What would you do with a few child-free hours? A lie-in? Binge-watch Netflix? Go for brunch? A spa? Tidy the house? Collapse into a heap on the sofa and not move for the day?
With the kids staying with their grandparents overnight (thank you!), Cardiff Daddy and I found ourselves with the best part of Sunday to ourselves, and none of the children’s sporting activities, birthday parties or playdates that usually fill our weekend mornings. Given dropping the kids off for the night involved more than three hours of driving we wanted something a little more exciting than simply going for food.
What did we used to do at weekends before we had children, we asked ourselves, remembering the days of lie-ins until mid-day and watching TV in bed, or going for breakfast to cure a hangover. That all seemed like such a waste of a day to us now.
“Remember when we used to go on really long walks up mountains and stuff?” I said. “Let’s do that.”
Indeed, in between the late-night partying of our pre-kid 20s we went on lots of long hikes, sometimes coastal, sometimes countryside, sometimes hills and mountains. But always such a great way to spend time together away from the distractions of modern life. There’s something about the fresh air and freedom from the city that gets the conversation flowing and helps you connect.
We’ve been on lots of long walks since having children… and although our little people are pretty good at it, including scaling Pen y Fan last year, there’s the inevitable moaning about aching feet, the cries of ‘I’m hungry’ and ‘I’m thirsty’, the having to sing the same nursery rhyme 38,786 times to distract our youngest from wanting to be carried on Daddy’s shoulders. And even though we love these kinds of family days out, it’s not like my husband and I get to have deep and meaningful conversations with each other.
We had a window of four hours before we had to collect the kids and so needed somewhere that was quick and easy to get to, not too long a walk, and somewhere we could fit in lunch afterwards too.
We settled on The Garth – but rather than just climbing the 307m/1,007 ft elevation near Pentyrch, we included it in a 4.5 mile walk which we adapted from Weatherman Walking. This is the brilliant BBC Wales TV series starring TV weatherman and all-round local legend Derek the Weatherman, showcasing walking routes from across Wales.
The Garth is a hill Cardiff Daddy knows well, as he used it for a lot of his practice hill climbs before his Three Peaks mountain climbing challenges, so we made a few variations to Derek’s route, which added a little distance and some different views, but Derek’s is a great route to follow.
Our walk took around two hours at quite a leisurely pace. We began and ended at The Lewis Arms pub in Pentyrch and took in the ancient woodland of the Coed y Bedw nature reserve, a striking forest of tall pine trees, and the picturesque villages of Georgetown and Gwaelod y Garth.
The ascent up the Garth was occasionally steep but generally manageable. There were quite a few sheep and cows as we neared the top… and I admit I panicked slightly when we saw a few bulls completed with horns. They seemed so relaxed laying in the afternoon sun and eating grass, that there was no danger, although it’s worth being aware if you have dogs or excited young children. Other routes up would have avoided this though.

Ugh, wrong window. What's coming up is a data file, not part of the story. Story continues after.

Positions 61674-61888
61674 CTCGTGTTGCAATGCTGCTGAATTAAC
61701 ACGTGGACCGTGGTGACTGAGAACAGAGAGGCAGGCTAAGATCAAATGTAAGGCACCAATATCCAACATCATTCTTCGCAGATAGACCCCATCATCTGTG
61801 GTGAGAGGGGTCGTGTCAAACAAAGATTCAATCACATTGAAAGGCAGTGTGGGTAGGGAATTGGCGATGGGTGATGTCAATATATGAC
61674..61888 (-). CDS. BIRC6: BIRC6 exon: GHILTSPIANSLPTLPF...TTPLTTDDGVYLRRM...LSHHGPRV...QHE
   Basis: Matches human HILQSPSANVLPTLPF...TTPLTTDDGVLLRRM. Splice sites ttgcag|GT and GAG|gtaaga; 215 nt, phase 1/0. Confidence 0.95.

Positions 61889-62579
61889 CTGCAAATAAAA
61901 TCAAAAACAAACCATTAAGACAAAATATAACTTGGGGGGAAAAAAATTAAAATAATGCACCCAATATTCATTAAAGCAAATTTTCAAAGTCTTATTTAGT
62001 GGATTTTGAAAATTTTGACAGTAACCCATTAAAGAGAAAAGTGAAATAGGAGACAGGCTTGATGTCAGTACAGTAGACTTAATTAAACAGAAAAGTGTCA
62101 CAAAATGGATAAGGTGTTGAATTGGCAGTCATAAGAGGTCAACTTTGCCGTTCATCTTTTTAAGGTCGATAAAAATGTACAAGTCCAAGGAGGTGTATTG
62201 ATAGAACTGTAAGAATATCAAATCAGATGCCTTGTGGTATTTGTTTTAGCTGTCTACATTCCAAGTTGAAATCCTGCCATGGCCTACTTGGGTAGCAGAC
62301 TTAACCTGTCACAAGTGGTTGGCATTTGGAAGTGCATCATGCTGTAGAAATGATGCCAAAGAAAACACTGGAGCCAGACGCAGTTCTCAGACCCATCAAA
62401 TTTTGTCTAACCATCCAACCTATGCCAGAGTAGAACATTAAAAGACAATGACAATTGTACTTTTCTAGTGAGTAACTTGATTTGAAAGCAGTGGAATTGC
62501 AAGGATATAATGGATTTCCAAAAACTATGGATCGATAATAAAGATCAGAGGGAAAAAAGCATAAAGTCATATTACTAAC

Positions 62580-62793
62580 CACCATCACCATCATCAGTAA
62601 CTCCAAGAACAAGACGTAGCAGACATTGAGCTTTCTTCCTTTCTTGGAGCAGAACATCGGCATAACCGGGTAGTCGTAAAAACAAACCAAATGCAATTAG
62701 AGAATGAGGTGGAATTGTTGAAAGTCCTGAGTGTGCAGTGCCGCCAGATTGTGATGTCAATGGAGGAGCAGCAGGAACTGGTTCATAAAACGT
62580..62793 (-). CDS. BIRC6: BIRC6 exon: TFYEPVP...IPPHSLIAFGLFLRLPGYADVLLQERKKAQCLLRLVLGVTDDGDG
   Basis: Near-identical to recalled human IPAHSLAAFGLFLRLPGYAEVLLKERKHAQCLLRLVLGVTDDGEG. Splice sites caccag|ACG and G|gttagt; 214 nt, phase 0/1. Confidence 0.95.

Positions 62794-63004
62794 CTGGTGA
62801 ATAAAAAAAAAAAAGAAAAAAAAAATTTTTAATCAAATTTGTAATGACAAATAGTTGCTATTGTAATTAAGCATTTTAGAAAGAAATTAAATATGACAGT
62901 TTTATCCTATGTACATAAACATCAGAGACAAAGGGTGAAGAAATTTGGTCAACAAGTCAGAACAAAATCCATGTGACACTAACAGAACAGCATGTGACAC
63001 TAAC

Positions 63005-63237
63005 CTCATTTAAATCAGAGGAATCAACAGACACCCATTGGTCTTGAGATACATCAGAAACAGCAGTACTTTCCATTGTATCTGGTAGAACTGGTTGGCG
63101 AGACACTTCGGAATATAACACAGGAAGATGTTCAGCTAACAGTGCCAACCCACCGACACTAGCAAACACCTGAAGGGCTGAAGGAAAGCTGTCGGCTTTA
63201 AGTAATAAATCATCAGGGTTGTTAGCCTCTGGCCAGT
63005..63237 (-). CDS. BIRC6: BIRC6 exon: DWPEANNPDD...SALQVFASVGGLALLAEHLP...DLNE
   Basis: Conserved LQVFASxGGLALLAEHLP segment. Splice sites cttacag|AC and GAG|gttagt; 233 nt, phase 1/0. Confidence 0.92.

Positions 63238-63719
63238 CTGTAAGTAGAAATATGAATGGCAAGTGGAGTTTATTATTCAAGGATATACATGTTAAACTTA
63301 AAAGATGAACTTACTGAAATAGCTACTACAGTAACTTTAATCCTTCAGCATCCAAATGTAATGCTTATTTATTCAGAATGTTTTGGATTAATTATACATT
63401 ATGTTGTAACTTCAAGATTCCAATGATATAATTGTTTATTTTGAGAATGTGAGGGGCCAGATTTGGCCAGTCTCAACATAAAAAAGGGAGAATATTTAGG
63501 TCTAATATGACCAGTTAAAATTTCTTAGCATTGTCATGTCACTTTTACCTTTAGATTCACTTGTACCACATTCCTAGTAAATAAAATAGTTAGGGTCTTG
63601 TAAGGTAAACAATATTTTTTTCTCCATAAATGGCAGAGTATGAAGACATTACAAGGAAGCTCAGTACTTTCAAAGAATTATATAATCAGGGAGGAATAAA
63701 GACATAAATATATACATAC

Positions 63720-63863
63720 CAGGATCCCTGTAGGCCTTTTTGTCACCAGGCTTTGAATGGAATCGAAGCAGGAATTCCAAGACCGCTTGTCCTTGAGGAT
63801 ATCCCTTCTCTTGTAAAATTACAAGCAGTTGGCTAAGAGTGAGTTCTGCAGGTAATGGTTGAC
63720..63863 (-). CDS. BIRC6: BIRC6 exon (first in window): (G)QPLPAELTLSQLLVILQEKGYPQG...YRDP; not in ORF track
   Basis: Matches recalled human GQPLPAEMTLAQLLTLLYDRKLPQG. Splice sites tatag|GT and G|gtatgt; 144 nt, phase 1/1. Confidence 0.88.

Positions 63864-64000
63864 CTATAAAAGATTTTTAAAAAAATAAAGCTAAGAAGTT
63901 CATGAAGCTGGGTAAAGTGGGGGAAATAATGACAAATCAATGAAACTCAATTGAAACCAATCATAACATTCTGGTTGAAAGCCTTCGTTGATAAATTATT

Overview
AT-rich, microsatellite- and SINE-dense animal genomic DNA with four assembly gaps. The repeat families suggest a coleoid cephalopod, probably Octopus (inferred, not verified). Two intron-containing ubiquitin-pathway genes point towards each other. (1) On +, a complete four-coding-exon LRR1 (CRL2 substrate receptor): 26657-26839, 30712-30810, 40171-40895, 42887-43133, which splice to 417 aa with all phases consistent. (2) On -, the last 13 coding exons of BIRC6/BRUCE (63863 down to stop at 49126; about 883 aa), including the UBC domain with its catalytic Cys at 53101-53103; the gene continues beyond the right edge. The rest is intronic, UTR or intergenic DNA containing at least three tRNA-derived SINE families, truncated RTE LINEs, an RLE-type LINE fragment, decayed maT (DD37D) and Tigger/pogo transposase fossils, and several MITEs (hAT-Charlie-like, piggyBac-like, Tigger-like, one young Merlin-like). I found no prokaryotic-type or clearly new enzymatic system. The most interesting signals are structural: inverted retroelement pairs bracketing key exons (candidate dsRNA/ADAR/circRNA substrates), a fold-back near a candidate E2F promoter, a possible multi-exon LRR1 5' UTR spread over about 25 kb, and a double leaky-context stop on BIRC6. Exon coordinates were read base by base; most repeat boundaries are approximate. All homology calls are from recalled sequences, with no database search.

We stopped a couple of times to catch a breath but more to look back at the incredible views. Luckily for us conditions were clear and bright and we could see all across Cardiff, Pentyrch and surrounding areas, to Barry and the Vale and even the Bristol Channel. It’s far from being the highest point in Wales – but from where we were standing it really did feel like the top of the world.
We sat for a while and read about the history of the Garth – it was the inspiration for Taff’s Well author Christopher Monger’s novel and subsequent film The Englishman Who Went Up A Hill and Came Down a Mountain, starring Hugh Grant. And the stone trig point seen in so many photos of the Garth marks one of four Bronze Age burial mounds, which date back to around 2000BC. With so much luscious greenery it’s hard to believe the area was once full of coal mines feeding the ironworks below.
We asked ourselves a few times whether we would have done the same route with children… and the answer is yes, but with plenty of sweets and chocolate to bribe them along the way! However, you could easily take a shorter option by parking at the Gwaelod y Garth Inn.
From there, we headed back down the other side of the hill, through Pentyrch, ending up again at The Lewis Arms – just as it started raining.
Having worked up quite an appetite, we treated ourselves to Sunday lunch here. I was so pleased to see a vegan roast option, while Cardiff Daddy had beef. We found the pub friendly and welcoming and the food was good.
I always miss the children when they are not with us, and they were disappointed to miss out on a mountain climb after scaling Pen y Fan last year… but it was so lovely to be out in the fresh air, just the two of us. All those standard jokes about parents spending their child-free time just talking about the kids… of course our kids came into conversation but we talked about hopes and aspirations, we reminisced about our younger days, we caught up on each other’s lives and jobs in a way that’s difficult with three little people running around all the time. It was good to be “us” again for a while.
It might not be everyone’s ideal date-day, but for us it was perfect.
You can view Derek’s Weatherman Walking map here. These maps are intended as a guide to help and it is recommended you use an OS map of the area too. Routes and conditions may have changed since the guide was written, so be prepared!
You might also like these other walks:
Exploring Ogmore-by-Sea with Vale Tales GPS storytelling app (paid collaboration with Visit the Vale)